Updated: Mar 16, 2022
During October 31st – November 12th world leaders, big business representatives, scientists and climate activists met in Glasgow for COP26, the 26th annual Conference of the Parties to discuss the global response to the climate crisis. Tensions ran high as this conference hosted by the UN had been seen as a critical moment in the fight against the most destructive impacts of climate change being realised.
The event was meant to be the turning point in which world leaders made impactful changes to keep the Paris Agreement made during COP21 in 2015, alive. This being to limit global warming to 2°C, the temperature which if passed would see the Earth hurtling towards catastrophic, irreversible climate disaster. Looming over the conference was the realisation that the $100bn promised in 2009 by developed nations to aid developing nations in combatting climate change had fell short. Major nations such as Australia, China, India, the US, and the UK were present, announcing and debating polices and pledges on topics including deforestation, coal, methane, fossil-fuels, and transport. So, what occurred over the two-week climate event? What pledges and polices were agreed? Was enough done and was COP26 a success or failure?
" COP26: A brief overview of what was and wasn’t achieved and the position it leaves us in."
Whilst many polices were announced, not everyone could agree, and many vital pledges saw key nations refusing to join them. The Glasgow Leader’s Declaration on Forrest’s and Land Use was signed by more than 130 countries promising to work to reverse forest loss and land degradation by 2030. Following on from this, a Forest, agriculture, and commodity trade (FACT) statement, was jointly led by the UK and Indonesia and aims to support sustainable trade between commodity-producing and -consuming countries. However Indonesian officials would later speak out against this claiming it to be “unfair” and more about forest management rather than an end to deforestation.
Strides were made in the combatting of global methane production with the Global Methane Pledge being launched by Joe Biden and the European Commission. The pledge that demands countries to cut their methane emissions by 30% by 2030 was signed by 109 countries, which is near half of the global methane emissions. However, there were notable absentees such as major methane producing nations including Australia, China, India, and Russia. Furthermore, a rapid analysis from Carbon Brief estimates that global methane cuts of 50% would be required to achieve a 0.2°C cut by 2050.
Moving onto coal, which seemed to cause confusion from the start to the very end of the event. It appeared that many of the coal related pledges announced at COP26 were pre-existing, causing worry. Nevertheless, the UK announced a coalition of 190 countries and organisations agreeing to phase-out coal use. A partnership was also launched by the US, UK, and the EU to help fund South Africa’s transition away from coal. Worryingly though, there was last minute intervention to the Glasgow Climate Pact from India which saw the phrasing changed from “phasing out coal” to “phasing down coal.”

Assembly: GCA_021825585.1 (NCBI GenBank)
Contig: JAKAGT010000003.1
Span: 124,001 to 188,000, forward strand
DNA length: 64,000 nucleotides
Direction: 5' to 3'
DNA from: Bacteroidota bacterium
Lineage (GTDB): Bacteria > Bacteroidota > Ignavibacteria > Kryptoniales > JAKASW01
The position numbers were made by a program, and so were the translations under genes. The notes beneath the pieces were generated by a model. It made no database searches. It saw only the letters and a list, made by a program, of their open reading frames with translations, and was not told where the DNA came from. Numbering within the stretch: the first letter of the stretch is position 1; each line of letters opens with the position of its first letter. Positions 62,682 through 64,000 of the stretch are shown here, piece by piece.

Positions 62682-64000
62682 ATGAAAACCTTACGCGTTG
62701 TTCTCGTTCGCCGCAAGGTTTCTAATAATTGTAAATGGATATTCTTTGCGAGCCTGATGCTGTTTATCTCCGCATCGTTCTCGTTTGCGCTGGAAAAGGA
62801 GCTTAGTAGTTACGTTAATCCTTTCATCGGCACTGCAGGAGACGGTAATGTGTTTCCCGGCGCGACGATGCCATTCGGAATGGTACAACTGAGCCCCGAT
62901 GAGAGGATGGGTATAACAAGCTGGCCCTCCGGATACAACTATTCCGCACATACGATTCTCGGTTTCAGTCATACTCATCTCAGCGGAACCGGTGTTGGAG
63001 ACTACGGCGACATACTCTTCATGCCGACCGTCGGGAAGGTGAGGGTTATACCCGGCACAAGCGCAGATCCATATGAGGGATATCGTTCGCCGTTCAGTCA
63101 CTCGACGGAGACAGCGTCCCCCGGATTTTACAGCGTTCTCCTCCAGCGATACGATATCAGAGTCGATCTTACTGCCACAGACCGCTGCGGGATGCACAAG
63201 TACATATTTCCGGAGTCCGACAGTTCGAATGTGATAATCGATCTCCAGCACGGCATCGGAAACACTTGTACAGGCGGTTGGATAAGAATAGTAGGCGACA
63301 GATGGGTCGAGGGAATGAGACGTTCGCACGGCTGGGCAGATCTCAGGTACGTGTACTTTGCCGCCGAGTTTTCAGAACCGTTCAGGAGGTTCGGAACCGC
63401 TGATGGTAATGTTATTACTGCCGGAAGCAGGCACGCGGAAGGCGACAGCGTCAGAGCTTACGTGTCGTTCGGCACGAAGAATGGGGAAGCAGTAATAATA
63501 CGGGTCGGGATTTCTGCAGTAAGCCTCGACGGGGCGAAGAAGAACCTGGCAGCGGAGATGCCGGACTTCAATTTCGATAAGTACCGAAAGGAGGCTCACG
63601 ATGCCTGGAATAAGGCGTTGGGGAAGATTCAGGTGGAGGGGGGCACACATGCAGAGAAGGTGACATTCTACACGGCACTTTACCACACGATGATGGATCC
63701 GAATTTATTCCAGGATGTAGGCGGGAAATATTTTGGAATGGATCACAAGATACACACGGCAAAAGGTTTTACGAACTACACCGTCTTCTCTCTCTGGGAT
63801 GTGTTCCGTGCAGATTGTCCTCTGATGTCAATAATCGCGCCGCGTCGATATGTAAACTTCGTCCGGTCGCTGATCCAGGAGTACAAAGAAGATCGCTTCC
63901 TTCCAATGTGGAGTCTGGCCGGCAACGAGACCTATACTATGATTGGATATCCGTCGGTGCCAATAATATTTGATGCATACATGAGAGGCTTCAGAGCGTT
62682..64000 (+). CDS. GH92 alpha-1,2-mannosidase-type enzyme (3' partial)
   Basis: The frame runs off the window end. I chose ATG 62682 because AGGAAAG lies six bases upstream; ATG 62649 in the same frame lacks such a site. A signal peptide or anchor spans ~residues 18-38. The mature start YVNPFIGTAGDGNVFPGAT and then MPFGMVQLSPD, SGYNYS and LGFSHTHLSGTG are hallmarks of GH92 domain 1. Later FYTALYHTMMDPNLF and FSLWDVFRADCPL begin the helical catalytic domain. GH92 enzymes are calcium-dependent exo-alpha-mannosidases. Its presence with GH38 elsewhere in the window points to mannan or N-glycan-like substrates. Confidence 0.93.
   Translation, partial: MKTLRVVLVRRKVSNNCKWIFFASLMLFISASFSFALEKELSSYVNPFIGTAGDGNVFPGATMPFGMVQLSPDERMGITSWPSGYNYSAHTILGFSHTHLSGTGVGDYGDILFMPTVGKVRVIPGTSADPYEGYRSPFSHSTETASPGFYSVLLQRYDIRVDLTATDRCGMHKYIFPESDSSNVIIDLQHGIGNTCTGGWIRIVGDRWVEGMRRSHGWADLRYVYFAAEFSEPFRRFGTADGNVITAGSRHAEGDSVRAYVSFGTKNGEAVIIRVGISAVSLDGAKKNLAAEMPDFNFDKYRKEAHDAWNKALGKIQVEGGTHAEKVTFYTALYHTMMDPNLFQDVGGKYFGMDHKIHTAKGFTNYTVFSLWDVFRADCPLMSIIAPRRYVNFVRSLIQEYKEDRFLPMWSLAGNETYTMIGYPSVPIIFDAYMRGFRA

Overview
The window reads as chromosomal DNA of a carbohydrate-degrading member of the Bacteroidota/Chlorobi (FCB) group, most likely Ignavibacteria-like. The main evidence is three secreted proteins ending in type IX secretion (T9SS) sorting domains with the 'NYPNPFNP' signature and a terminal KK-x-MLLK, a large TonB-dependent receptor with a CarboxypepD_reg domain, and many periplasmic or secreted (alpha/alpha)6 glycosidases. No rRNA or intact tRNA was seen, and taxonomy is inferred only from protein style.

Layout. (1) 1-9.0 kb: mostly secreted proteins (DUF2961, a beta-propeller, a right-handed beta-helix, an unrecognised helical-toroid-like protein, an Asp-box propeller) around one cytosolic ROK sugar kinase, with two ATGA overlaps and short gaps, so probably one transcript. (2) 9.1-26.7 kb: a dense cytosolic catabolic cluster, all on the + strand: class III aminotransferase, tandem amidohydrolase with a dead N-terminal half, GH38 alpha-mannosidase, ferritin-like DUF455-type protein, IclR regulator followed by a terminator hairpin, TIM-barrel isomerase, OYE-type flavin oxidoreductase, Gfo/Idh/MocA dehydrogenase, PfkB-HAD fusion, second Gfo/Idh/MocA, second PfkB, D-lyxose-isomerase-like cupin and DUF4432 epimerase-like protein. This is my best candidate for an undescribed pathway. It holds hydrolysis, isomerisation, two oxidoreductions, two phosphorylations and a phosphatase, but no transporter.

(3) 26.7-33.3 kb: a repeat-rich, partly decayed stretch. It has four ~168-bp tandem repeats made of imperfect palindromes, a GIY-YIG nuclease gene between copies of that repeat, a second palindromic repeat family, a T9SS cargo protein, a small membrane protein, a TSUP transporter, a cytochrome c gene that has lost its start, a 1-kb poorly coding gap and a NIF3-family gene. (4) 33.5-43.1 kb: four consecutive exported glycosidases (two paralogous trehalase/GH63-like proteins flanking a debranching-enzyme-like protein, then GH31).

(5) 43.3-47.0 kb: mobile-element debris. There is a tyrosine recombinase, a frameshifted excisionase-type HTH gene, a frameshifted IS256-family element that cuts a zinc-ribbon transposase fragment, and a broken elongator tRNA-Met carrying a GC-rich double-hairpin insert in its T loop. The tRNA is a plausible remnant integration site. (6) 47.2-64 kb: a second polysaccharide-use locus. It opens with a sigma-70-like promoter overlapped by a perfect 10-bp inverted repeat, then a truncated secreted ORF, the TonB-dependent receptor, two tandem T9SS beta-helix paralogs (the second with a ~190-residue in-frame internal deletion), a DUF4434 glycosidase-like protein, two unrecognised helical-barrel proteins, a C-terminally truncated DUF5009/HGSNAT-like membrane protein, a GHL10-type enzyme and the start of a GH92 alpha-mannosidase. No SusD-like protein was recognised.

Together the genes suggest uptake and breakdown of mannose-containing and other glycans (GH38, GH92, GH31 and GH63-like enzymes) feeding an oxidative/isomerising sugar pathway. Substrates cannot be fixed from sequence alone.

Developments were made in limiting the funding given towards fossil fuel production, with around 30 countries and financial institutions committing to halt all funding towards fossil fuels and instead diverting finances towards green energy. Key to this was the inclusion of the US, who are one of the top five fossil fuel financers. The UK, however, would refuse to join a green trade pact lead by New Zealand committing to cut billions in subsidies for the fossil fuel industry. The reasoning given by UK officials was that they wanted to keep the subsidies and tariffs on green goods that the deal would eliminate.
Zero-emission cars were a big talking point, with nations and automobile manufacturers joining forces to push forward the development and production of zero-emission vehicles. The UK, Canada, Norway, and Chile were joined by manufacturers such as Jaguar, Mercedes-Benz, Ford, General Motors, and Volvo in working towards all sales of new vehicles being zero-emission by 2040. However, this agreement is yet to be made legally binding and is marred by the absence of major vehicle manufacturing nations such as the US, China, and Germany. Without these countries on board, it seems unlikely that the target for zero-emission vehicle production will not be met.
Overall, it appears that for every step forward there was a step backwards. If you were looking to pinpoint who came out the worst, the major polluting economies such as Australia, China, India, the UK, and the US all failed to do their part in completely committing to all the necessary pledges and agreements. With everything assessed, although there were positives and steps in the right direction, ultimately, COP26 was a failure and has been labelled as such by key political figures, scientists, and activists. Big aims were not achieved, specifically, renewing key targets for 2030 to limit global warming to 1.5 °C and the change in messaging to the coal phase out to a phasing down of coal use. Developed nations were criticised for failing developing nations in need of financial aid to help curb climate change, many of which are at great risk of climate disaster. Much, much more needs to be done and we can only hope that what will go down as a failed, PR exercise will act as a wake-up call to the world. We only have so much time to implement change before it is too late.